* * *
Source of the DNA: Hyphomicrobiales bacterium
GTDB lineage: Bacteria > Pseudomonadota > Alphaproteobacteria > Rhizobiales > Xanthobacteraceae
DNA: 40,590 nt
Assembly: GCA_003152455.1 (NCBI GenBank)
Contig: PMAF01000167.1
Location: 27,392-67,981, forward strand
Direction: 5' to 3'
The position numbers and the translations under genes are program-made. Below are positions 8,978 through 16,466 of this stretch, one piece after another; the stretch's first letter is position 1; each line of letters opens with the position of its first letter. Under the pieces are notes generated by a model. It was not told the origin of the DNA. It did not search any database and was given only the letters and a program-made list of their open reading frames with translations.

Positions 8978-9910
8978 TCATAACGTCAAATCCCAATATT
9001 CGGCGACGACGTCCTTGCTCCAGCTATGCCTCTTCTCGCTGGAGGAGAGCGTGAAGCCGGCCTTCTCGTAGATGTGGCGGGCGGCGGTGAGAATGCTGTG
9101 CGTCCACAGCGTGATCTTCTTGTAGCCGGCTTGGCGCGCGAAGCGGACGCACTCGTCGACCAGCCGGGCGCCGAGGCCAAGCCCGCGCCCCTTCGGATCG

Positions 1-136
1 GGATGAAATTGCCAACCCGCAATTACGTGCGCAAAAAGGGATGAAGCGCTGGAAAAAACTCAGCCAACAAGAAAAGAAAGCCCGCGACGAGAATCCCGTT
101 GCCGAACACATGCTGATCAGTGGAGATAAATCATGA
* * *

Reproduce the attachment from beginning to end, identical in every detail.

Source of the DNA: Hyphomicrobiales bacterium
GTDB lineage: Bacteria > Pseudomonadota > Alphaproteobacteria > Rhizobiales > Xanthobacteraceae
DNA: 40,590 nt
Assembly: GCA_003152455.1 (NCBI GenBank)
Contig: PMAF01000167.1
Location: 27,392-67,981, forward strand
Direction: 5' to 3'
The position numbers and the translations under genes are program-made. Below are positions 8,978 through 16,466 of this stretch, one piece after another; the stretch's first letter is position 1; each line of letters opens with the position of its first letter. Under the pieces are notes generated by a model. It was not told the origin of the DNA. It did not search any database and was given only the letters and a program-made list of their open reading frames with translations.

Positions 8978-9910
8978 TCATAACGTCAAATCCCAATATT
9001 CGGCGACGACGTCCTTGCTCCAGCTATGCCTCTTCTCGCTGGAGGAGAGCGTGAAGCCGGCCTTCTCGTAGATGTGGCGGGCGGCGGTGAGAATGCTGTG
9101 CGTCCACAGCGTGATCTTCTTGTAGCCGGCTTGGCGCGCGAAGCGGACGCACTCGTCGACCAGCCGGGCGCCGAGGCCAAGCCCGCGCCCCTTCGGATCG

Positions 1-136
1 GGATGAAATTGCCAACCCGCAATTACGTGCGCAAAAAGGGATGAAGCGCTGGAAAAAACTCAGCCAACAAGAAAAGAAAGCCCGCGACGAGAATCCCGTT
101 GCCGAACACATGCTGATCAGTGGAGATAAATCATGA